GM Pledges 25% Energy Cut, Joins DOE’s Better Buildings
General Motors has pledged to participate in the DOE’s Better Buildings, Better Plants program to reduce energy costs, per unit of production, at 25 of its US facilities. Through the program, the automaker expects a 25 percent or greater combined reduction in energy use at the plants by 2018.
The Better Buildings, Better Plants program is a national initiative in which the DOE works with industry partners to promote greater energy efficiency in the US industrial sector.
The program provides commercial and industrial building owners with assistance to enhance energy efficiency. It also encourages collaboration among companies to discuss lessons learned.
For example, GM said that in cooperation with the United Auto Workers, employees at Fairfax (Kan.) Assembly identified over $200,000 a year in cost savings, after attending a four-day compressed air training event conducted by the DOE.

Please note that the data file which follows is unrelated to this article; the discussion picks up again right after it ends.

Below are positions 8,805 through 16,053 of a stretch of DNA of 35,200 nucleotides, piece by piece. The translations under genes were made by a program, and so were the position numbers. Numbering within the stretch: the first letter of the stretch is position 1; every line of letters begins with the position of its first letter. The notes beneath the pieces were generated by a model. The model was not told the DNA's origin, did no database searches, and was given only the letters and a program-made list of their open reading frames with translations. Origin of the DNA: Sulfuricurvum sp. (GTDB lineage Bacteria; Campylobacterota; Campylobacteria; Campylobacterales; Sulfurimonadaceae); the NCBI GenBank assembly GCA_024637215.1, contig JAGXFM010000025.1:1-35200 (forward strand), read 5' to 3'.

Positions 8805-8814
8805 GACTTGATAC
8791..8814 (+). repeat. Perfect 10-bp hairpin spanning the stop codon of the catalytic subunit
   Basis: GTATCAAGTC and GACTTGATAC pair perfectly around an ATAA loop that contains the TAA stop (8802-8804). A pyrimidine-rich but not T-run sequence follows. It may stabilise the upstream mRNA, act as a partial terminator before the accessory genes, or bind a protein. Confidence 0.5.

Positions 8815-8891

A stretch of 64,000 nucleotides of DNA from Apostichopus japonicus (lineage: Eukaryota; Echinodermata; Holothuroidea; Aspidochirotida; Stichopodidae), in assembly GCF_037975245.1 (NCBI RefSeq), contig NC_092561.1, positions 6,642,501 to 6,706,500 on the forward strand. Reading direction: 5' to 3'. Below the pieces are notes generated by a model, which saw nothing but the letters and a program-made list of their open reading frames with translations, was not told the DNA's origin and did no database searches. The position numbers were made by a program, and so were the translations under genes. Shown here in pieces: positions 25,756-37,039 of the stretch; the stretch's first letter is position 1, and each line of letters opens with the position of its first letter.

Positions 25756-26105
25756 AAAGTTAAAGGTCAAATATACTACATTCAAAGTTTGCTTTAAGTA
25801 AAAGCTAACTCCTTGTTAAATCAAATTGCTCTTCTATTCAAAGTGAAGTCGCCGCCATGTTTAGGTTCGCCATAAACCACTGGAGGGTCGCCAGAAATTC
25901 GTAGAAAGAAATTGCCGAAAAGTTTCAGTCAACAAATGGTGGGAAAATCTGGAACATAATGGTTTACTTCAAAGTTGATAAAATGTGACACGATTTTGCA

GM said that the program – with its other existing partners – will save billions in energy costs, create new manufacturing jobs, strengthen the nation’s economic competitiveness and help protect the environment.
Other companies including Sprint, Macy’s and Johnson Controls have joined the Better Buildings, Better Plants Challenge launched by President Obama in 2011.
GM also recently became a founding partner of the DOE’s Workplace Charging Challenge, a program that aims to increase the number of employers providing workplace vehicle charging stations. The automaker said it currently has more than 230 charging stations available to employees in the United States.
- Choosing the Correct Emission Control Technology
- 2015 Insider Knowledge
- Building Energy Benchmarking & Transparency Laws
- 10 Tactics of Successful Energy Managers
- Planning for a Sustainable Future
- Just the Facts: 8 Popular Misconceptions about LEDs & Controls
- There’s Money in the Trash
- Let's Do The Math for DR
- How the IoT is Reshaping Building Automation
- Shifting the Focus from End-of-Life Recycling to Continuous Product Lifecycles